Research by wealth management company Charles Stanley provides some interesting insights into British attitudes towards making wills and receiving bequests. Slightly more than two thirds (68%) of UK adults intended to divide their assets evenly among their children, however, 16% said they would not do so, while a further 16% remained undecided. Reasons given for not splitting wealth equally included the differing personal circumstances of children, and how close relations were between parents and children later in life.
The research also revealed the family problems and distress that result when an inheritance is not split equally between children. Roughly half of the baby boomer generation (those born between 1946 and 1964) said they would be upset by an uneven split, and more than a third of all UK adults felt the same.
British people are surprisingly shy about discussing inheritances, with only one in five respondents stating that they had talked openly about the subject with their family. This means that the majority of UK families are failing to plan ahead, which can have a negative financial impact and lead to family disputes that are often only resolved after lengthy and expensive court proceedings.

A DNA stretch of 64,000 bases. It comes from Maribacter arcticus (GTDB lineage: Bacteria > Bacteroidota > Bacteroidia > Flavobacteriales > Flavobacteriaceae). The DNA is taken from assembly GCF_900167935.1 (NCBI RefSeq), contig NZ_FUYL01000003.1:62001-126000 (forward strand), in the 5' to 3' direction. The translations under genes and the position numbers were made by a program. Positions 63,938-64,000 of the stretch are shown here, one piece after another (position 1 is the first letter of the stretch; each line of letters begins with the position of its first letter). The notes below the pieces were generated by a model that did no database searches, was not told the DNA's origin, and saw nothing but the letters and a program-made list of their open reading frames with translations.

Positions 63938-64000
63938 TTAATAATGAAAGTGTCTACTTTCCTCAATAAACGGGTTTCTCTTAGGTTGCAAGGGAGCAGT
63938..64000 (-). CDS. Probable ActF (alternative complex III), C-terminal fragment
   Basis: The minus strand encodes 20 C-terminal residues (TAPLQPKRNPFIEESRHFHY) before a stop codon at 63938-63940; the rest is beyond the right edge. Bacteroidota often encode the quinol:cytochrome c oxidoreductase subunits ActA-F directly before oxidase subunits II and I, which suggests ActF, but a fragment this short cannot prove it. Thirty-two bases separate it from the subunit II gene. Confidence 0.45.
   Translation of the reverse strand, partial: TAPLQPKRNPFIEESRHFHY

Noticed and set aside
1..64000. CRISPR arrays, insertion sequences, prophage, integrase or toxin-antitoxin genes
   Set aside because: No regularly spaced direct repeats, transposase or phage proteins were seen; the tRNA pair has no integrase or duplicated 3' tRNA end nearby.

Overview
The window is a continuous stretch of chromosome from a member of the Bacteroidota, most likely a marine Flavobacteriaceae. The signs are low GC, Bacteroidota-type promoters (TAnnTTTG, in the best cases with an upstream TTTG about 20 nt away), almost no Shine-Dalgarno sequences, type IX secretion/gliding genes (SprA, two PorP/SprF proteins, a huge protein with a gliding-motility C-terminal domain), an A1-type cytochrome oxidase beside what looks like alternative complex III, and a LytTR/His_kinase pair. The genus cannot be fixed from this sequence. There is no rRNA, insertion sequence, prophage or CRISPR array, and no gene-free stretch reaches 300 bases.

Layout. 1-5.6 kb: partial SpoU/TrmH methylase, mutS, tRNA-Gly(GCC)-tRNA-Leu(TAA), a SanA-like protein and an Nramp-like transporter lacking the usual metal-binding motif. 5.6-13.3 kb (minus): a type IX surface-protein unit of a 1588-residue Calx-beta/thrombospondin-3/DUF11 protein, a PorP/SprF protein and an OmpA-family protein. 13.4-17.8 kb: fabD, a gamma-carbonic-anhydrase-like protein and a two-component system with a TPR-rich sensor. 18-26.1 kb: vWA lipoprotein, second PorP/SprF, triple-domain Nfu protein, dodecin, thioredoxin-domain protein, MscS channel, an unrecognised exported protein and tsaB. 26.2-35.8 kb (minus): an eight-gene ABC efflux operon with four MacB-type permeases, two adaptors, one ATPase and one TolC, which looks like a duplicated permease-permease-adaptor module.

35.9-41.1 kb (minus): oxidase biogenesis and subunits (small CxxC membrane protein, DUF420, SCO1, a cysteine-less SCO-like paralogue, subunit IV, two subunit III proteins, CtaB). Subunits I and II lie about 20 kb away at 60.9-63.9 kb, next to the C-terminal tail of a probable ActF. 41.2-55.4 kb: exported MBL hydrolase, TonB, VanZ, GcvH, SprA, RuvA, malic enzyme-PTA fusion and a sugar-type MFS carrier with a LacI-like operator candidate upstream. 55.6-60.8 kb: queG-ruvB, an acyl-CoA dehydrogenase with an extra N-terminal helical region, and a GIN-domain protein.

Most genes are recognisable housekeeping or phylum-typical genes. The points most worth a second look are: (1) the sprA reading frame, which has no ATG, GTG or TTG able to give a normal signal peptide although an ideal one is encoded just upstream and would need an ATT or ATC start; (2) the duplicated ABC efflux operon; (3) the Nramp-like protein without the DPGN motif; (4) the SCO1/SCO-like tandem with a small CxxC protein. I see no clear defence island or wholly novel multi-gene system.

If a person dies without making a will they will have died intestate, and their estate will be divided according to the rules of intestacy, which are arbitrary and may not reflect the wishes of the deceased. To avoid family conflicts and ensure that the intended beneficiaries receive the correct share of an estate, the testator (the person making a will) should carefully consider their legacy and seek legal advice from a law firm like Bartletts Solicitors. Find out more: